Dick Weisinger| Formtek
Two primary benefits of cloud computing are financial and operational, says FreshlyTechy in a SeattlePI article. Consider the financial benefits of the cloud. A survey by KPGM found that 70 percent of businesses say that the cloud has already brought them significant efficiencies and cost savings.
Rick Madan, executive director of network services for TEKsystems, said that “the total cost of ownership of software and hardware goes down for end users since they are removed from the business of buying, licensing, and maintaining associated assets. Furthermore, the revenue-and-service premise for cloud providers is built on a ‘pay as you go’ model so as an end-using company, instead of getting bogged down in the sunk costs of servicing debt related to sometimes idle IT processes and resources, the cloud model allows you only pay for those actually utilized by the business at any given moment.”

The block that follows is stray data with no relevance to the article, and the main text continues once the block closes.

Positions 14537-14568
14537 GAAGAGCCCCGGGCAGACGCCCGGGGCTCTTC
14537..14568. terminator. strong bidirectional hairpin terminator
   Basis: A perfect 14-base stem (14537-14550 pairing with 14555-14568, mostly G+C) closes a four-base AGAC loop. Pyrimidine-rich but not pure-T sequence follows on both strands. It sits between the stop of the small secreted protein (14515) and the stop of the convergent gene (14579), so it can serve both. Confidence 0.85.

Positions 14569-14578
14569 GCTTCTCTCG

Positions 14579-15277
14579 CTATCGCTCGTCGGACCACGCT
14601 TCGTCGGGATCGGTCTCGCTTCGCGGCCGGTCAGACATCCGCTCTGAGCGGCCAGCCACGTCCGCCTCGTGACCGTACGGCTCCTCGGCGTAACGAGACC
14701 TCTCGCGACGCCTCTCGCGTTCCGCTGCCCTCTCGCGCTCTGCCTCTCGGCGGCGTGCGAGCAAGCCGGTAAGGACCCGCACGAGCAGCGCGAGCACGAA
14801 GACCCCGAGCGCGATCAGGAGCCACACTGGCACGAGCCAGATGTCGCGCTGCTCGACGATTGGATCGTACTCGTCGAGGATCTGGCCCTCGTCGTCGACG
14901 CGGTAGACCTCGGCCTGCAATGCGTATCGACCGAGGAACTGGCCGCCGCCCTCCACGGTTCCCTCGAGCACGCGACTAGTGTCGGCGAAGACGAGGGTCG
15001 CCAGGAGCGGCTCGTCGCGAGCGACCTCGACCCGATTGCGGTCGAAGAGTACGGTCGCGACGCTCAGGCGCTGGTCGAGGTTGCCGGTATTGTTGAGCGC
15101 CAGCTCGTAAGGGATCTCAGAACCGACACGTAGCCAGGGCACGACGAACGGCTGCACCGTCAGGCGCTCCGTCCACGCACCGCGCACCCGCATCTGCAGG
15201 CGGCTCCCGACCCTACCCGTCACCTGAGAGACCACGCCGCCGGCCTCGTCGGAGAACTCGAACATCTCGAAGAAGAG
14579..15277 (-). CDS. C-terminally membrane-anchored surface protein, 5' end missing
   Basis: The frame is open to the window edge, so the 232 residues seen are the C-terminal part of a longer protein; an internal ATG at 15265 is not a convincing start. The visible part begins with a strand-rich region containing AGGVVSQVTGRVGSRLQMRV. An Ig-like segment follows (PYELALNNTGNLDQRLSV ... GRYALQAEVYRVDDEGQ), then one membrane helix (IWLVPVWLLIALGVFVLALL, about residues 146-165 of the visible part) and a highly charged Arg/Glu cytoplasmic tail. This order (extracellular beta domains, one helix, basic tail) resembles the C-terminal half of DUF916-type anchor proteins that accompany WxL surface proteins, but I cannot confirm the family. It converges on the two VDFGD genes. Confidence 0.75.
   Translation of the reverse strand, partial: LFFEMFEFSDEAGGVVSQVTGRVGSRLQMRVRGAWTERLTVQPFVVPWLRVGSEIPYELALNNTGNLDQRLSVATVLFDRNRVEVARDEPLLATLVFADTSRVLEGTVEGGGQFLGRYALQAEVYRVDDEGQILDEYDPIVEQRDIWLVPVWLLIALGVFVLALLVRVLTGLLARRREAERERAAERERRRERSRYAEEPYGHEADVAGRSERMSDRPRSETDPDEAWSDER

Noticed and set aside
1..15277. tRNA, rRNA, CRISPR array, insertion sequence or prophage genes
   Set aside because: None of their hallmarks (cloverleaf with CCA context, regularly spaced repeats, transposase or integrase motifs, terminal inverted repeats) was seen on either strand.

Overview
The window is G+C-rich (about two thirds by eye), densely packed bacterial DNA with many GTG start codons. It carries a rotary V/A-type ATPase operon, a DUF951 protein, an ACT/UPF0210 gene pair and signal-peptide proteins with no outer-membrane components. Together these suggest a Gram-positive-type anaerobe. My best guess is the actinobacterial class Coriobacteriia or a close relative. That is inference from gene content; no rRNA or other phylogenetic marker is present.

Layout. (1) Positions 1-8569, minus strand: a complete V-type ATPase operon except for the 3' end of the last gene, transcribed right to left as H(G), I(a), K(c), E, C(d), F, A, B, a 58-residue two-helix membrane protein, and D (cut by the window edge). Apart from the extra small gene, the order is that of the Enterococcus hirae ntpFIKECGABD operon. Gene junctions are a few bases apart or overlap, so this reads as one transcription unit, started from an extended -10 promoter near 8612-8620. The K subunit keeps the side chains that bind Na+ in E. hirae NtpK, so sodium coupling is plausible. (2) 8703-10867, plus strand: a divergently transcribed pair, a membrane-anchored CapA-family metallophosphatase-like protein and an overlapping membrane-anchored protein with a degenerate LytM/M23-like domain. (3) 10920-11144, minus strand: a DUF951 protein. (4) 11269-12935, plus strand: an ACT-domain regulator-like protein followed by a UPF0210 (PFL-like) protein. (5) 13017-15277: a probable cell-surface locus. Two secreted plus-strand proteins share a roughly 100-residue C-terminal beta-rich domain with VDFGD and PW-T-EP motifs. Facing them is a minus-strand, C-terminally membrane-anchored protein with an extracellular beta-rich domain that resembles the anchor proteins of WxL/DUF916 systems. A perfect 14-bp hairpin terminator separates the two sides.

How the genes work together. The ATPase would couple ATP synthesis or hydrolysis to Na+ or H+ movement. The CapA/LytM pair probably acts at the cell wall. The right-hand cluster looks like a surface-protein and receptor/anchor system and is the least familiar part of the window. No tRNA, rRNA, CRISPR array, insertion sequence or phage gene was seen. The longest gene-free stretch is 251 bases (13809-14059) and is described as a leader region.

There are operational benefits from the cloud too. The introduction of cloud computing can be transformative to the operations side of the business. Tasks that focus on the lifecycle management of hardware and software often get offloaded from the business to the cloud provider. Tasks like change control, versioning, upgrades and updates, release management, storage, process job management, and data center mirroring are either eliminated or greatly reduced.